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How Millennials Are Adapting to Rising Prices

In an environment of tight housing supply and rising home prices, millennial homebuyers are taking out increasingly larger loans backed by the Federal Housing Administration (FHA), according to the latest Ellie Mae Millennial Home Tracker, released Tuesday.

Millennials have taken steadily larger FHA loans over the past couple years, rising from an average of $170,167 in November 2016 to $178,862 in November 2017 and landing at $186,454 in November 2018, according to the latest data from Ellie Mae.

“We are seeing that as inventory remains relatively slim, borrowers are not waiting to buy an affordable home and are instead increasing their loan amount to purchase what is available on the market,” said Joe Tyrrell, EVP of Corporate Strategy at Ellie Mae.

The Ellie Mae report spotlighted a few metros where FHA loan size is on the rise, while asserting that, “Across the country, borrowers are taking out much larger FHA loans compared to previous years.”

In the San Francisco metro, FHA loans averaged $505,871 in November, compared to $460,853 a year ago. In Los Angeles, FHA loans averaged $442,569, compared to $389,031 last year.

Among FHA loans made to millennials, the large majority—95 percent—were purchase loans, while the remaining five percent were refinance loans.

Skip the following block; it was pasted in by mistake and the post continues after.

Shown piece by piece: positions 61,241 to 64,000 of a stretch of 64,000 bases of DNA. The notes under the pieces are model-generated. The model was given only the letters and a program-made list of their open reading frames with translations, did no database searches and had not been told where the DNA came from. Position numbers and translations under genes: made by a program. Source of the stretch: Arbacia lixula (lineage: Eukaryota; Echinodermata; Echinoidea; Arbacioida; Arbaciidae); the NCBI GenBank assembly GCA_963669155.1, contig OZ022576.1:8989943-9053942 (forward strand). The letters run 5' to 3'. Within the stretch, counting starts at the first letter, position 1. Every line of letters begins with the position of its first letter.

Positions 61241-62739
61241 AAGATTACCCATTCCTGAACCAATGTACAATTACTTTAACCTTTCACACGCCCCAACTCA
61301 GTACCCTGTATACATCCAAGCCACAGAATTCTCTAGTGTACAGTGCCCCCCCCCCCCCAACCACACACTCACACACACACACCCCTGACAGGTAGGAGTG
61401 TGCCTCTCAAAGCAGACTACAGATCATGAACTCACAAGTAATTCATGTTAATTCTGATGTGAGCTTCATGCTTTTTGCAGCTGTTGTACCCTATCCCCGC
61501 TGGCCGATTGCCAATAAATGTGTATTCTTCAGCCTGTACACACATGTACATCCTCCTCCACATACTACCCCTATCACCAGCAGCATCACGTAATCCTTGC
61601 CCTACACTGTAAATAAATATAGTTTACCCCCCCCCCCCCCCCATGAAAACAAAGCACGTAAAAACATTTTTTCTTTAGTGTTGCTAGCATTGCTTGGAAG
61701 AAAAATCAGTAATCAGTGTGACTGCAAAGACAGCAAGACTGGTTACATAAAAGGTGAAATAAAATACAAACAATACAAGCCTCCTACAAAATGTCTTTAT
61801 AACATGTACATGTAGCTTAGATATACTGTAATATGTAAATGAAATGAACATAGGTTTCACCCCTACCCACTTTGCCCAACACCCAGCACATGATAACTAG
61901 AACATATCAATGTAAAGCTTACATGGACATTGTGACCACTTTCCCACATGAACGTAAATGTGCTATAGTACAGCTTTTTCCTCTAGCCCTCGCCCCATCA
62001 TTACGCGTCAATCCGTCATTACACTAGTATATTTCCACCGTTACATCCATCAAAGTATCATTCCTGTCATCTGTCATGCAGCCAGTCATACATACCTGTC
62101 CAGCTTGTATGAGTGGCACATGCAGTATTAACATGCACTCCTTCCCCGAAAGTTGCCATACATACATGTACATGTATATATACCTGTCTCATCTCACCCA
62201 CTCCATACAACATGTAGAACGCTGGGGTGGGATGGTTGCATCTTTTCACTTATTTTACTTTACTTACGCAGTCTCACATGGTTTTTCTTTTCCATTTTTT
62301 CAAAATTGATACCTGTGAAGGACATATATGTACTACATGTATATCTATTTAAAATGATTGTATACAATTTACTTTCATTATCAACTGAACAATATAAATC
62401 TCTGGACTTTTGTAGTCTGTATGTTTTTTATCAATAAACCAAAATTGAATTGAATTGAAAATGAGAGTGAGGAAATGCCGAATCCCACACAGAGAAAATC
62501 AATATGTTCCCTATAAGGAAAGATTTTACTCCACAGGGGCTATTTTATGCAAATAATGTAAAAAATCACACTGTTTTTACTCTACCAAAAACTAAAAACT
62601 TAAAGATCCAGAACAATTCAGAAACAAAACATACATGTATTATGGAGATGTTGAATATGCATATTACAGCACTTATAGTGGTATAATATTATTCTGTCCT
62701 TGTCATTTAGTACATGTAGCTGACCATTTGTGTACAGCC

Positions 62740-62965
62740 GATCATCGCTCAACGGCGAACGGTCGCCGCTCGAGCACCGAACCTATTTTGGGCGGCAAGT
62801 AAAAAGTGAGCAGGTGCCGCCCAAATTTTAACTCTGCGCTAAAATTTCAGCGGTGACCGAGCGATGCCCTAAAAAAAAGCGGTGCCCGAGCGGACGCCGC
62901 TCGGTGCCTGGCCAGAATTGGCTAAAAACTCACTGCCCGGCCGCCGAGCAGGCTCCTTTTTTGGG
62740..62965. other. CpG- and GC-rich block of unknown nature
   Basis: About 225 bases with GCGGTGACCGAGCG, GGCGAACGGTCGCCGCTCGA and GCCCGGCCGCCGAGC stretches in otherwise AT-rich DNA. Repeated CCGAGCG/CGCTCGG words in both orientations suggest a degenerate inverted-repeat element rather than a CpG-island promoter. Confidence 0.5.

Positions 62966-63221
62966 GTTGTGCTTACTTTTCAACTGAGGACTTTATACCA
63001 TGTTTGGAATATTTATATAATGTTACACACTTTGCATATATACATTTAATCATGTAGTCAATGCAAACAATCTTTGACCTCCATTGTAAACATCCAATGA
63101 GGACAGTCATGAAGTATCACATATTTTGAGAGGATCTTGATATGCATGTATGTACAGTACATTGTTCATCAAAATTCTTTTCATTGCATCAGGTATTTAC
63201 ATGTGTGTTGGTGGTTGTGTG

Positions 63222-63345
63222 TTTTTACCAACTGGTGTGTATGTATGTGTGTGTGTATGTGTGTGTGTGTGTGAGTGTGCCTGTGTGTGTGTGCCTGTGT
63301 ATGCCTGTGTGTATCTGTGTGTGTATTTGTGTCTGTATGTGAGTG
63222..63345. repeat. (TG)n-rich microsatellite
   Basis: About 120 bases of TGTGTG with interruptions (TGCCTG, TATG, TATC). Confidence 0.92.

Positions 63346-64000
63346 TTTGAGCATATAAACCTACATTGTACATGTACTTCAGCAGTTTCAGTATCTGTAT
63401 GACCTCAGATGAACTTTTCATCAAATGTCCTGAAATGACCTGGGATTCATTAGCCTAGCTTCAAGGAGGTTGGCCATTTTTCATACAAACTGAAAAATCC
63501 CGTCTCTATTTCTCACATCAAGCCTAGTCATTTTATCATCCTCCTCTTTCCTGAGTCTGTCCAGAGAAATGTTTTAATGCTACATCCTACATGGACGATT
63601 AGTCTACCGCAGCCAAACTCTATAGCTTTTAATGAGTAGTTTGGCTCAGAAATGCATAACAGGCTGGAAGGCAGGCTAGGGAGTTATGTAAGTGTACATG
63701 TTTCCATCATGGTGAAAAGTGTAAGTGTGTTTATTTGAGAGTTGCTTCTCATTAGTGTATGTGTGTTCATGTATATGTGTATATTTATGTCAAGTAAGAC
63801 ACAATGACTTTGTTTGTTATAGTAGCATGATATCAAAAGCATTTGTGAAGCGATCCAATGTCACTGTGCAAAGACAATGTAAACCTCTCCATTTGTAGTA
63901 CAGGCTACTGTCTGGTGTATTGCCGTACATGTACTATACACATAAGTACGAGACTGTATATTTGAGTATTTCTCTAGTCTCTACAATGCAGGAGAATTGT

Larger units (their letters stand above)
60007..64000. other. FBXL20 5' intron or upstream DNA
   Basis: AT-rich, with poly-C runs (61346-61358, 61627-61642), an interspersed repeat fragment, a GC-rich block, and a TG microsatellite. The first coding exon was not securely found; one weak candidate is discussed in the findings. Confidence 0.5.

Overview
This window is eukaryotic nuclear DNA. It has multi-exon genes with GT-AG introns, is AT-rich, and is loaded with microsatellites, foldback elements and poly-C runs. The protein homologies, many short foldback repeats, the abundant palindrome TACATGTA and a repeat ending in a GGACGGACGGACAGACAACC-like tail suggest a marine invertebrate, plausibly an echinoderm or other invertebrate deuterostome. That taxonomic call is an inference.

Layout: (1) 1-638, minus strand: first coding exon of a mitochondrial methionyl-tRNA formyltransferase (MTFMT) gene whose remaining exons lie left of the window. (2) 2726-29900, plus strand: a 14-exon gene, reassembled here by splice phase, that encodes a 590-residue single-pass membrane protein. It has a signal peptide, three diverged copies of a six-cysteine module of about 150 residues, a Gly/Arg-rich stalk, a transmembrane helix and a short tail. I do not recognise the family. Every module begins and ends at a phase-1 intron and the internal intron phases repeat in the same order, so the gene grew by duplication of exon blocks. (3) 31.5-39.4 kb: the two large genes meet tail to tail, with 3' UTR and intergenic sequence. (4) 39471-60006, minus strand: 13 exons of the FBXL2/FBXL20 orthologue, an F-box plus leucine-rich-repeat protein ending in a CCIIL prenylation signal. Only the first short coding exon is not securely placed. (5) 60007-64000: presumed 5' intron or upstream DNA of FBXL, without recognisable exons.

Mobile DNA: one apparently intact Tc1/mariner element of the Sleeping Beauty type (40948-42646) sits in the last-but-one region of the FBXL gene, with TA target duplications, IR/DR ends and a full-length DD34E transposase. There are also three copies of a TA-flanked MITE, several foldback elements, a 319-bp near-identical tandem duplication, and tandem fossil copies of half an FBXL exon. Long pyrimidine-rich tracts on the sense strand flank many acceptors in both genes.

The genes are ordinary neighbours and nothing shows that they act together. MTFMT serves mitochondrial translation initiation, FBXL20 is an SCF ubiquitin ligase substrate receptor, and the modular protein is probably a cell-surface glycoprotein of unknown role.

FHA loans accounted for 26 percent of millennial loans in November.

Sixty-nine percent of loans made to millennials in November were conventional loans with an average loan amount of $211,268. Among those loans, 88 percent were purchase loans, and 11 percent were refinance loans. Two percent of millennial loans were acquired through the Veterans Administration in November. Across all loan types, the average mortgage loan made to a millennial in November was $192,570. Women made up close to one-third of millennial mortgage loans originated in November, while men accounted for 59 percent. Another nine percent were unspecified, according to Ellie Mae.

Millennial mortgage loan applicants were almost evenly split between married and single households with 52 percent identified as married and 48 percent as single. The average age of millennial mortgage loan applicants in November was 29.6.

Ellie Mae’s Milliennial  Loan Tracker recorded an interest rate of 5.1 percent in November up from 4.96 percent a month earlier and 4.17 percent a year earlier. It took an average of 42 days for millennial loans to close in November.


About Author: Krista Franks Brock

Krista Franks Brock is a professional writer and editor who has covered the mortgage banking and default servicing sectors since 2011. Previously, she served as managing editor of DS News and Southern Distinction, a regional lifestyle publication. Her work has appeared in a variety of print and online publications, including Consumers Digest, Dallas Style and Design, DS News and DSNews.com, MReport and theMReport.com. She holds degrees in journalism and art from the University of Georgia.

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